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One of the most useful tricks to master in computer coloring is the ability to create realistic flesh tones quickly and relatively realistically. Nothing ruins the effect of a good fantasy portrait drawing more than a shoddy coloring job on the hero or heroine. How many times have you seen a wonderfully detailed pencil or ink drawing in an Elfwood gallery completely flattened (literally and figuratively) by inept, hasty computer coloring with the Fill and Airbrush tools?
Never fear, though! Make it through this comprehensive tutorial and you'll be able to kiss those skin-coloring blues good bye. Pay attention now, because Professor Maggie is going to share her secret techniques for coloring the fleshy bits of everything from pale snow maidens to dreary drow!
Some General Notes
The techniques in this tutorial work best with finished, shaded pencil drawings. This means that all shadows, details, and modelling are already in place.
The same techniques can be used to color other features as well--from hair to clothing. The key is to have a solid grayscale drawing (or digital image) first! I really can't stress this enough. If your shading skills with pencil or computer aren't up to par, this coloring method won't work for you. A badly drawn figure colored this way won't look like a glossy masterpiece; it will look like a badly drawn figure with a glossy coloring job.
This tutorial uses Photoshop 5.5, but the features required to complete the tutorial are also available in version 4.0.
Although the palettes and menus shown are from Photoshop, Paint Shop Pro 6.0 and above may also be used. Where appropriate, alternate instructions for Paint Shop Pro (PSP) are shown in blue.
1. Before you do anything else, make sure that you have your Layers palette open in Photoshop. If you don't see it in your work area, go to Window|Show Layers to open the palette. PSP: View|Toolbars|Check Layer Palette option, or click .
2. Open your black and white image file. If you originally scanned the image in Grayscale mode, you may have to go to Image|Mode|RGB Color to switch the image to a useable format. PSP: Colors|Increase Color Depth|16 Million Colors or SHIFT+CTRL+0 (zero, not letter 'O')
3. Now make a duplicate layer of your image by either selecting Layer|Duplicate Layer from the menu or dragging your background layer down to the New Layer button in your Layer palette. Name this layer Blur. (Tip: In both Photoshop and PSP, you can change the properties of each layer by double-clicking the layer.)
4. Click on the new Blur layer in the Layer palette to start working on that layer. Always keep a copy of the original drawing on one of the layers in case the coloring doesn't go as planned and you need to start over. It is also a convenient to compare your in-progress work with the original to make sure that you haven't altered the look of the image too much.
5. Select the Lasso tool from your Tool palette. Using the Lasso tool, select all the skin areas in your figure. To select non-adjacent skin areas, hold down the SHIFT key while selecting. To subtract from existing selection areas, hold down the ALT key while using the tool. (Tip: It is often easier to select the entire face, and then go back and subtract features such as the eyes and lips using the Alt modifier.) PSP: Selection type-Freehand, Antialias-Checked. Hold down the CTRL key to subtract instead of ALT.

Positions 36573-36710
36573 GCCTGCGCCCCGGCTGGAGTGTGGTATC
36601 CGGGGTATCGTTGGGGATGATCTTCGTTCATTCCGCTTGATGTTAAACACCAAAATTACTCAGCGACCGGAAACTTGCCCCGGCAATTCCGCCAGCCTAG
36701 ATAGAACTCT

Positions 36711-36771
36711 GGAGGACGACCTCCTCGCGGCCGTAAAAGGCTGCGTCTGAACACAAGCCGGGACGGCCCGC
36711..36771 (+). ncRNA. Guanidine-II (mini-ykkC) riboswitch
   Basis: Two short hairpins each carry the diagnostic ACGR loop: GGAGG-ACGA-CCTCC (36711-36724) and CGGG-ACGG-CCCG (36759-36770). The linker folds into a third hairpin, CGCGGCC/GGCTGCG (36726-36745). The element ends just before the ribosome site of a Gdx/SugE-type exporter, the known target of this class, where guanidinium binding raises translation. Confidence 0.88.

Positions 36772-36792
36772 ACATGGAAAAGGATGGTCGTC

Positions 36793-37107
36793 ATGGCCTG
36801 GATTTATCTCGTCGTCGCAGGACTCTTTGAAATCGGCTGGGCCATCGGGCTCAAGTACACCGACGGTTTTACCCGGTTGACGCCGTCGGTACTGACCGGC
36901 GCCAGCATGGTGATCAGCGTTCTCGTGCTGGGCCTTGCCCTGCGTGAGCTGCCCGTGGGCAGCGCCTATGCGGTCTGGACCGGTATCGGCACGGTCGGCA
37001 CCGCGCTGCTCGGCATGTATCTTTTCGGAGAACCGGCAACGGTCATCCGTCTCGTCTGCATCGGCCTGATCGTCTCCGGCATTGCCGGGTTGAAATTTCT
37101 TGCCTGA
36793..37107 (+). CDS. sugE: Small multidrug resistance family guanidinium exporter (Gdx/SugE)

6. Save your selection to an alpha channel by going to the Select|Save Selection... menu. In the dialog box, use the following settings:
I found this tutorial very useful. I am just starting to try and colour directly on the computer and this really helped.
27 Oct 2007
In the High School Web Design class that I teach, we use GIMP to do a "colorizing" assignment. I have my students visit this page to get their skin tones right when colorizing. The Photoshop settings work fairly well in GIMP. Thanks for the tutorial. We have all found it very useful.
Thank you so much, you really helped me alot. Ive been trying to learn to color on photoshop on my own for the last few months and this is the first tutorial ive read and i have to say it was very helpful. I decided to redo one of my pictures and its turning out so much better, though i am still working on it. Its nice how versitile psp is once you get used to it. Still learning though...Thanks again!
I took the same image you used, and it became wonderful!! Not exactly as the tutorial showed, but it was my first time and I was astonished!!! Thank you SO much! From now on, I’ll try to make some fantasy drawings too
Overall this tutorial worked pretty good, thanks so much for posting it and taking your time to create such a descriptive, informative Photoshop lesson. However, being a first-time Photoshop user, it was a little confusing to locate all the buttons that did not appear at first glance in the tools toolbar. Somethings about this tutorial were a little sketchy... after plenty of trial and error, however, this helped me deliver and my first Photoshop-edited picture ever, and a decent one at that. I might post it later.
The graph at the end for the colorizing/tinting of the skin was really great, albeit the effect isn’t identical to your model. Also, that part of the tutorial was tricky for me, on many levels... So, if I were a pro reviewer, I’d give this tutorial a 7 1/2 out of 10. Perhaps you could just make the instructions simpler to decipher in the fields of tool-buttons... so just maybe say where you can find them and all that. Otherwise, really great great helpful tutorial.
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